Entry-Level, Mid-Career or Executive Resume? Choose wisely.
You stress over them. You fuss over them. You’re constantly picking them apart and putting them back together again, loathing them until they finally convey exactly what you want.
I’m talking about resumes, of course. And unfortunately, you’ll almost certainly have to update your resume throughout your career.
As you grow both inside and outside of the field of academia, your resume will grow, too. It will change just as your goals and experiences change.
That’s why there are three main types of resumes: entry-level resumes, mid-career resumes, and executive resumes.
Not sure which is the right resume format for you? Here’s a simple break down of each category:
Make your resume reflect you.
Breaking resumes down into their most basic parts can still be complicated. Every resume is unique, and depending on who you are and what kind of job you’re looking for, the result will be different.
That’s why it’s important to choose the right resume format.
For instance, individuals returning to the workforce will want an entry-level resume but may want to refrain from putting educational credentials at the top. In these cases, employers may prefer to see current information that describes how those returning to the workforce have been keeping busy (and an objective statement might not hurt, either).
The look of your resume also varies by format. An entry-level resume should stay away from larger bodies of text, keeping the resume down to one clear and succinct page — you want it to be easily scanned by recruiters.
However, in an executive resume — and occasionally in a mid-career resume — you’ll more likely employ larger bodies of text describing your job positions, your accolades and/or research before including a few supplemental bullet points that describe your specific contributions.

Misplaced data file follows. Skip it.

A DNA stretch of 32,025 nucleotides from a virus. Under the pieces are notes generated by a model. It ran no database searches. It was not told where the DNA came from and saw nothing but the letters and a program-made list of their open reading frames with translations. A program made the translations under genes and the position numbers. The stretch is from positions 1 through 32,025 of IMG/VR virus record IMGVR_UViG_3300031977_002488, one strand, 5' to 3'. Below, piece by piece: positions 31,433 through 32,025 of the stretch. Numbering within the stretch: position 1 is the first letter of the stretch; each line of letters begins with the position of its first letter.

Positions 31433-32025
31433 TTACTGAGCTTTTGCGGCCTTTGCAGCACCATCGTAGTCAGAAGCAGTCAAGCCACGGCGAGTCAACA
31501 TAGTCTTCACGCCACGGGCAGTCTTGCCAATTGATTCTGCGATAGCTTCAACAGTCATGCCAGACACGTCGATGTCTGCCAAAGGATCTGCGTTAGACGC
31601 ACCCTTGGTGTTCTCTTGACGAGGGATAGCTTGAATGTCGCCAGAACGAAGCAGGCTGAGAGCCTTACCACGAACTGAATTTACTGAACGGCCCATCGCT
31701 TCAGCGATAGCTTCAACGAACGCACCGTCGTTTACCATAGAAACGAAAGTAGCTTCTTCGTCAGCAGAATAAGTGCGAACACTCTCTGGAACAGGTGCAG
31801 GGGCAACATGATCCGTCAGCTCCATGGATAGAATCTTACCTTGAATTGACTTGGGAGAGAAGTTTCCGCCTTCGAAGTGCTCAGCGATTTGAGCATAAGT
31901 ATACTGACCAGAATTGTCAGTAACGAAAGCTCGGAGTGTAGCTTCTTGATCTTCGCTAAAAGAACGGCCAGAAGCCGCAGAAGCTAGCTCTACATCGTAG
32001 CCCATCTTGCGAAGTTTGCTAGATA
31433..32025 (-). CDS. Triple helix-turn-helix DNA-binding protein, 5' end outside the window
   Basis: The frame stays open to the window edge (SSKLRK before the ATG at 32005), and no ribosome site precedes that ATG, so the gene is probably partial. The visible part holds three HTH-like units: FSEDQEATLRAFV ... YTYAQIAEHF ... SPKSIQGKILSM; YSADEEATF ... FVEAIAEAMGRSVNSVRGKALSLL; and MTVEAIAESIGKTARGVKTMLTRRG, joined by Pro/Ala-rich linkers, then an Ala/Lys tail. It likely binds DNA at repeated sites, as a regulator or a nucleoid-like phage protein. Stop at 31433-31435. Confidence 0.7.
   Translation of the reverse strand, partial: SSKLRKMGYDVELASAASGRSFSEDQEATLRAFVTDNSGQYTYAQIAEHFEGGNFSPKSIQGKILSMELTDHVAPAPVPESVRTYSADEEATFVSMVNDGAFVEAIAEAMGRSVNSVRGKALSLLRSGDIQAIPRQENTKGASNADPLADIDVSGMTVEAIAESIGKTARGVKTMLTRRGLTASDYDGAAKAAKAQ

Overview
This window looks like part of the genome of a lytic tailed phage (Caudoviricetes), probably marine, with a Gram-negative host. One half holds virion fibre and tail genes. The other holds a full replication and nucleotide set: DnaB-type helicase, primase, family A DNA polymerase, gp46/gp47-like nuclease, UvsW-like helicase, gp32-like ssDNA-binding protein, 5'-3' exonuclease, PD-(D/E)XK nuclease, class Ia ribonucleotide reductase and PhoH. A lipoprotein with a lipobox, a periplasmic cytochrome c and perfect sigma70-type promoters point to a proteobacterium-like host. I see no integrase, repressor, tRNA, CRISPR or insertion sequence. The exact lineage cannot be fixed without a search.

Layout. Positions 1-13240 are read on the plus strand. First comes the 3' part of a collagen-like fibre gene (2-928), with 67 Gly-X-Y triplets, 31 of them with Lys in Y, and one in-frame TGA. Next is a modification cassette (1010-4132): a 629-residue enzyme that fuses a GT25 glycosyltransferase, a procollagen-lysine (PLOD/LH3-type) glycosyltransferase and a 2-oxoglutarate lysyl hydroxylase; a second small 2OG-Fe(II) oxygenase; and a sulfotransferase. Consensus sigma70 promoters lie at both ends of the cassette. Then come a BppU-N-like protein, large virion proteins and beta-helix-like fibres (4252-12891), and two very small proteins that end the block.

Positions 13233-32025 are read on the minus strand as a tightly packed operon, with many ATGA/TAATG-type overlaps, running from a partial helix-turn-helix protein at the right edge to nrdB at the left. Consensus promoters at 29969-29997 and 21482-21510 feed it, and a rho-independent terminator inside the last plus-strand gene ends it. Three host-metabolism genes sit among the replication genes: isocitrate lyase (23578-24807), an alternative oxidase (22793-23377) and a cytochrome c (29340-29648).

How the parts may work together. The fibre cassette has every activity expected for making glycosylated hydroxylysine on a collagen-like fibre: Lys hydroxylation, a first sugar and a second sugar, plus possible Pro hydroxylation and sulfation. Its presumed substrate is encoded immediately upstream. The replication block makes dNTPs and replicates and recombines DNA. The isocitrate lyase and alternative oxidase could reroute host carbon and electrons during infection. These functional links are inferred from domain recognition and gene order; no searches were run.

As your career narrows, so too will the focus of your resume.
Your resume is your first impression… so make it count.
Remember , when HR departments are looking at your resume, they’re trying to figure out where you would fit in their company — if at all. If they don’t figure it out in six seconds, you’re gone from the pile.
With that in mind, it’s a good idea to research the company or internship that you want to work for. This applies for any level of experience and any kind of job, ranging from entry-level to executive.
Use this research to tweak your resume so that your qualifications, and the qualifications that your potential employer is looking for in a successful candidate, clearly fall in line with one another. Not only will your knowledge present you in a favorable light, but it will also help you know if the job is even right for you at all.
All of this may sound like a lot of work, and it is. But once you’ve made up your mind about what you want in an employer — whether it be in your first job or your fifteenth job — employers will be sure about you.
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